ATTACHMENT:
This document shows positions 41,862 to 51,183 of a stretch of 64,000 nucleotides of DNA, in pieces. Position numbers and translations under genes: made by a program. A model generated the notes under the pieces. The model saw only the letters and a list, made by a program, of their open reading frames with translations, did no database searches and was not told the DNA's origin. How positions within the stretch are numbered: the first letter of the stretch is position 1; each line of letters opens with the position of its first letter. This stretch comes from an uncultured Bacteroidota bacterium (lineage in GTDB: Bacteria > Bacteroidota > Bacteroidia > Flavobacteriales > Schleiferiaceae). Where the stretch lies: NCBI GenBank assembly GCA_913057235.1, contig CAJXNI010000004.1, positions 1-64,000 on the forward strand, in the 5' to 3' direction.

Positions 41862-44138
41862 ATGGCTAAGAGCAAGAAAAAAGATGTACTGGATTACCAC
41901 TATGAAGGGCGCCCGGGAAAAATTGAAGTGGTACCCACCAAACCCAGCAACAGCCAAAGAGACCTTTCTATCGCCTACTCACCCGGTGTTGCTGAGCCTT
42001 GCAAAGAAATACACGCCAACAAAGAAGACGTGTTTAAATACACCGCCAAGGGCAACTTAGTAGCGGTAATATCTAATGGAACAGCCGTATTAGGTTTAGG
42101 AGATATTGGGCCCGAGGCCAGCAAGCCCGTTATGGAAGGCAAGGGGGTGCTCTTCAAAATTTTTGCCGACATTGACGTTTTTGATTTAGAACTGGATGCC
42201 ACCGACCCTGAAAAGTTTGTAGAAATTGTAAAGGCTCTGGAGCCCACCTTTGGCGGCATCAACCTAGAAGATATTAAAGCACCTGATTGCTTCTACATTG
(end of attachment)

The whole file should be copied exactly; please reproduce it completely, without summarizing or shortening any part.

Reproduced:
This document shows positions 41,862 to 51,183 of a stretch of 64,000 nucleotides of DNA, in pieces. Position numbers and translations under genes: made by a program. A model generated the notes under the pieces. The model saw only the letters and a list, made by a program, of their open reading frames with translations, did no database searches and was not told the DNA's origin. How positions within the stretch are numbered: the first letter of the stretch is position 1; each line of letters opens with the position of its first letter. This stretch comes from an uncultured Bacteroidota bacterium (lineage in GTDB: Bacteria > Bacteroidota > Bacteroidia > Flavobacteriales > Schleiferiaceae). Where the stretch lies: NCBI GenBank assembly GCA_913057235.1, contig CAJXNI010000004.1, positions 1-64,000 on the forward strand, in the 5' to 3' direction.

Positions 41862-44138
41862 ATGGCTAAGAGCAAGAAAAAAGATGTACTGGATTACCAC
41901 TATGAAGGGCGCCCGGGAAAAATTGAAGTGGTACCCACCAAACCCAGCAACAGCCAAAGAGACCTTTCTATCGCCTACTCACCCGGTGTTGCTGAGCCTT
42001 GCAAAGAAATACACGCCAACAAAGAAGACGTGTTTAAATACACCGCCAAGGGCAACTTAGTAGCGGTAATATCTAATGGAACAGCCGTATTAGGTTTAGG
42101 AGATATTGGGCCCGAGGCCAGCAAGCCCGTTATGGAAGGCAAGGGGGTGCTCTTCAAAATTTTTGCCGACATTGACGTTTTTGATTTAGAACTGGATGCC
42201 ACCGACCCTGAAAAGTTTGTAGAAATTGTAAAGGCTCTGGAGCCCACCTTTGGCGGCATCAACCTAGAAGATATTAAAGCACCTGATTGCTTCTACATTG